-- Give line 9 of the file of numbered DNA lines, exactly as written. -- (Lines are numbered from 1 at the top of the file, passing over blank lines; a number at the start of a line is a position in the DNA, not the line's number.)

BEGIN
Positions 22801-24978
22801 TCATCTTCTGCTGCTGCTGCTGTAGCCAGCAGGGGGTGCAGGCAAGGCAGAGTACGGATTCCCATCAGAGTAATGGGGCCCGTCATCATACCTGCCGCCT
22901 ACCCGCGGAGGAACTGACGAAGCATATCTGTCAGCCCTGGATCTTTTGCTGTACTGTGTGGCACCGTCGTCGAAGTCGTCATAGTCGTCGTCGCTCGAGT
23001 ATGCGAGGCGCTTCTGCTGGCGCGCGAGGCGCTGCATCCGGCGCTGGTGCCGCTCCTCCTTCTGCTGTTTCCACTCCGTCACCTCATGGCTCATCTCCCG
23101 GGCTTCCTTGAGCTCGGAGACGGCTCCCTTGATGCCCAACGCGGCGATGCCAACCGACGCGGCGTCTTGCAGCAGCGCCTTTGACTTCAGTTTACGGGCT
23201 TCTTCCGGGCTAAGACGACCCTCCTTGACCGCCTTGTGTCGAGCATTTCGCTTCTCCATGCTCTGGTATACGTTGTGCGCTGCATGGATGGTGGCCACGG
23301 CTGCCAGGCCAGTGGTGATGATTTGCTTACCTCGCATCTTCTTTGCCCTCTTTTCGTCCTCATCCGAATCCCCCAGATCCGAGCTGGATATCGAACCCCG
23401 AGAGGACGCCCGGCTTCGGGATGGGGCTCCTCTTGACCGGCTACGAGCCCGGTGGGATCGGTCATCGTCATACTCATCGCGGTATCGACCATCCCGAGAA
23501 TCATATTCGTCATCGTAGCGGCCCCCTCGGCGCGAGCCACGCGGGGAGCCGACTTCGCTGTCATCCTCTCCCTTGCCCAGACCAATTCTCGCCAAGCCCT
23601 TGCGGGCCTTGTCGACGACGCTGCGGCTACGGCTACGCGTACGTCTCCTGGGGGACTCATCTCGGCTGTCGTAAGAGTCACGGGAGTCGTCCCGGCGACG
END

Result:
23501 TCATATTCGTCATCGTAGCGGCCCCCTCGGCGCGAGCCACGCGGGGAGCCGACTTCGCTGTCATCCTCTCCCTTGCCCAGACCAATTCTCGCCAAGCCCT